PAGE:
"They put new clothes on me and removed the blindfold... In a matter of seconds they took photographs of me and covered both my head and face with a wide blindfold that only exposed my nose and mouth. They also tied my hands to my back and feet with plastic ropes. I was then taken on to an aeroplane."

The imam, whose full name is Hassan Mustafa Osama Nasr, had become a victim of the process known as "extraordinary rendition", the kidnapping of suspected terrorists from their homes in Europe and rapid removal to countries known for their brutal prison regimes.

From Italy, Mr Nasr was flown to Germany and then to Cairo.

A "great Pasha", in Mr Nasr's words, a high-ranking official, asked him if he was willing to return to Italy as an informer. When he refused he was taken to a notorious Cairo prison and tortured. "I was hung like slaughtered cattle," he wrote, "head down, feet up, hands tied behind my back, feet tied together, and I was exposed to electric shocks all over my body." His incarceration lasted for four years.

The American CIA agents accused of kidnapping Mr Nasr go on trial in Milan today. It is the first time in living memory that CIA agents have been prosecuted for non-espionage offences. None of the 26 Americans, most of them indicted under the false names on the passports they used to enter Italy, will be in court for the trial. None of them will go to prison if convicted. But what the trial will do is to expose in detail the extraordinary arrogance of the remaining superpower, its readiness to grab people legally resident in Europe, immobilise and manacle them and fly them off to be tortured.

Mr Nasr had come face to face, briefly and shockingly, with one of the tough, highly professional and lavishly pampered American special forces teams that brought the War on Terror - in its guerrilla manifestation - to the streets of Europe's cities.

"One of the primary European objections to the concept of a 'war' on terrorism," wrote David Ruivkin Jnr and Lee Casey in The New York Times earlier this year, "is the fear that US forces will treat Europe as a battlefield... Extraordinary rendition gets uncomfortably close to US military operations on European streets."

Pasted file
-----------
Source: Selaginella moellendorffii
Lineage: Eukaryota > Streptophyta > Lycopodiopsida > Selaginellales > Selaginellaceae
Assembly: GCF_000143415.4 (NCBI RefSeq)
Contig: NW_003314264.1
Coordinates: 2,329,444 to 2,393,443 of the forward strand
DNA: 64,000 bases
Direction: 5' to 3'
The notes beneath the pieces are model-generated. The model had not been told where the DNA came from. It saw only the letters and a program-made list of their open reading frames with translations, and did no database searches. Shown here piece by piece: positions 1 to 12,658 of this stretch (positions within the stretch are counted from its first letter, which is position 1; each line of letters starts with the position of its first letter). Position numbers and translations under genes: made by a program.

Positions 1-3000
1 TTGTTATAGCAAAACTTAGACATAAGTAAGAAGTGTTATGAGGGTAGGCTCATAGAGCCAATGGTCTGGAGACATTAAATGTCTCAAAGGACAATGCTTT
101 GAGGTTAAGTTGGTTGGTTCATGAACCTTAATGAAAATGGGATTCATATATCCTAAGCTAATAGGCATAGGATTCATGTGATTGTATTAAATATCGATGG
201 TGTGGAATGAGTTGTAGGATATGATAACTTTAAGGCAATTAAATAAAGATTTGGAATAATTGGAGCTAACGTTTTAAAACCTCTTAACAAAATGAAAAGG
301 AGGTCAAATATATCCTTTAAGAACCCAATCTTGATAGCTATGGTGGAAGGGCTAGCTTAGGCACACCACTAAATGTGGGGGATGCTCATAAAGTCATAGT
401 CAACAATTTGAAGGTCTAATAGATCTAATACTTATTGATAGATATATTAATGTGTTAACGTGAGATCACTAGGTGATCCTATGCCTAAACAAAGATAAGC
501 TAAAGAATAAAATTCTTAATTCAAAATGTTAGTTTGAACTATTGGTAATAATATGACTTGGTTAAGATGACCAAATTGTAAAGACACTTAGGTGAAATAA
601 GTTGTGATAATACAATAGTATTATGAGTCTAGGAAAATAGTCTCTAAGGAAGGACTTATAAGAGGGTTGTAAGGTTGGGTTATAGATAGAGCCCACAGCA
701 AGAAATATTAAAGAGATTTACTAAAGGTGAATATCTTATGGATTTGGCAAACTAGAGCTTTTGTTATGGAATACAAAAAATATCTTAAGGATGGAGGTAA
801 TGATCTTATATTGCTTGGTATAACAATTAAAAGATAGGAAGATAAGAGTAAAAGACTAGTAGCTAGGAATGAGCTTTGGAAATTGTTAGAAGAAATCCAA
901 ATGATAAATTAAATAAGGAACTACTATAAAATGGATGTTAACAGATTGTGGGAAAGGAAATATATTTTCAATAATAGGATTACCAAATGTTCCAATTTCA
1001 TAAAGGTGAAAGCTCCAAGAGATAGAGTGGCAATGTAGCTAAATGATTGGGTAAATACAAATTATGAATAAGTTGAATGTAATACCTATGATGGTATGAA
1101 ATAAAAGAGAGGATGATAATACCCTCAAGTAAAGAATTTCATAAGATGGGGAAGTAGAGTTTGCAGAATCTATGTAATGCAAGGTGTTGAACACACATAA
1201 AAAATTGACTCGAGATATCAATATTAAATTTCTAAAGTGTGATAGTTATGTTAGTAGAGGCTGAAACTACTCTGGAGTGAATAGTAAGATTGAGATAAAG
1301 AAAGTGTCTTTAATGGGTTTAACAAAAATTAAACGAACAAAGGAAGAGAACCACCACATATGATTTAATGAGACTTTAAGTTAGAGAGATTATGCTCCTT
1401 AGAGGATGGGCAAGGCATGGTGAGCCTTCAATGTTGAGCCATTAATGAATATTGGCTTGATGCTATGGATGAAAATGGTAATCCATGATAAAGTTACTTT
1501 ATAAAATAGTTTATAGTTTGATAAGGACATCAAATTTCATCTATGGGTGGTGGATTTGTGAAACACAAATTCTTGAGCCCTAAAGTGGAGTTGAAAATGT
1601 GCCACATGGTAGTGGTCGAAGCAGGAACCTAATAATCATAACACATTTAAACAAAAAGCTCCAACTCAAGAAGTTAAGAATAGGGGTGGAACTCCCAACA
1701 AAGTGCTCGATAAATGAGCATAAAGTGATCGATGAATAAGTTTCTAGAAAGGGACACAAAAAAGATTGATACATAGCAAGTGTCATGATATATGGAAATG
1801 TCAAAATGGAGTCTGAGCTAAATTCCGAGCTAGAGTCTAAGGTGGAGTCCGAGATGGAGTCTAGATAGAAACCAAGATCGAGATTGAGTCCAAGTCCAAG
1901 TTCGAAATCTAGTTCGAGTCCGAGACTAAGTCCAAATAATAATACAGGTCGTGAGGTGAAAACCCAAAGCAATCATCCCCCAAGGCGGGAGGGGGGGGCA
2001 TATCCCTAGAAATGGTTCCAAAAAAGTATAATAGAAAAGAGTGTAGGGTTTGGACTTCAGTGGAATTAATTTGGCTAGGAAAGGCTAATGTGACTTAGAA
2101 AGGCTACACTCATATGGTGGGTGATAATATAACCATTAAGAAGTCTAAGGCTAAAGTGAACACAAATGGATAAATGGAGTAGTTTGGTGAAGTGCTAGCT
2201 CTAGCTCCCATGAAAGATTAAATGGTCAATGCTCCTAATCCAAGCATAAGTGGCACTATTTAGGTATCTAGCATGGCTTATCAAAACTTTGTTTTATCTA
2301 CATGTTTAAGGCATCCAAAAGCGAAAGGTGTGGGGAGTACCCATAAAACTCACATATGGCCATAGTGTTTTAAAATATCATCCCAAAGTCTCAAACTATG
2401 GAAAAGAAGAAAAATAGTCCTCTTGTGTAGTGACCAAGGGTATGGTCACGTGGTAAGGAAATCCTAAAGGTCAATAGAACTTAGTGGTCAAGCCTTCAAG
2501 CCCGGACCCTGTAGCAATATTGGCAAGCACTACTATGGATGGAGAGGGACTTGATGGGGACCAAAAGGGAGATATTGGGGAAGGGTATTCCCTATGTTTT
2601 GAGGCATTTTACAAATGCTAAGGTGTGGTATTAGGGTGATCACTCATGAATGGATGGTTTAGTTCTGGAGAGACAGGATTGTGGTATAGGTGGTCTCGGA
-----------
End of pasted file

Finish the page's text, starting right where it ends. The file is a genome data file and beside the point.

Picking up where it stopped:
The phrase and the fact of extraordinary rendition became public knowledge only in 2003, but American anti-terrorism units had been forcibly extraditing suspected Islamists to states with records of torture and extrajudicial executions long before 9/11. The deployment of secret paramilitary squads move captives in CIA-owned or financed planes was first perfected during the late 1990s in the Balkans.

The first known rendition by the US government to a third country with a record of torture occurred in 1995 when an Egyptian Islamist, Talaat Fouad Qassem, went missing while visiting Croatia. Mr Qassem, the leader of a banned Islamic group in Egypt, had been sentenced to death in absentia three years earlier by a military tribunal. The Croatian authorities had originally apprehended Mr Qassem on an immigration charge, but his transport to Egypt was arranged by the US and he was interrogated by Americans on board a ship in the Adriatic before sending him to Cairo's torturers.

Three years later, following reports that an Egyptian terrorist cell based in Albania were planning to attack US embassies in the region, a CIA paramilitary team arranged the arrest and rendition of a further six Islamic militants to Egypt. Many of them, including Mr Qassem, have not been heard of since. Those who have say they were tortured horrendously.

But it was after the terror attacks on New York and Washington on 9 September 2001, when "the gloves came off", that the phenomenon exploded. As Cofer Black, onetime director of the CIA's counterterrorist unit, put it: "There was a before-9/11 and an after-9/11."

Sweden saw one of the earliest examples of a post-9/11 rendition, three months after the attacks on the US. Two Egyptian nationals who were claiming asylum there, Ahmed Agiza and Mohammed al-Zery, suddenly disappeared on 18 December 2001. They were flown back to Egypt. Subsequently both said they were tortured.

All those who have lived to tell the tale of the rendition process have given remarkably similar accounts of the brutal, but slick, well-rehearsed procedure that leaves a detainee trussed up and and incapacitated within three to five minutes.

Clara Gutteridge, from the charity Reprieve, which provides legal help for many of them, says the paramilitary teams are highly trained professionals. "They are not necessarily the same people each time," she says. "But what we do see is the 'rendition methodology' ... Namely, a team of 12 to 13 people, dressed in black T-shirts, wearing ski masks and Timberland boots who carry out the actual rendition. The speed at which they operate, the uniformity of the process, and the general level of professionalism is striking. Let's not forget that what they are doing is in plain language kidnap and forcible transfer to torture.

"As we have no reason to believe that any of our clients were rendered by the same team of people, there's already potential for multiple investigations... and the chain of command responsibility goes right to the top."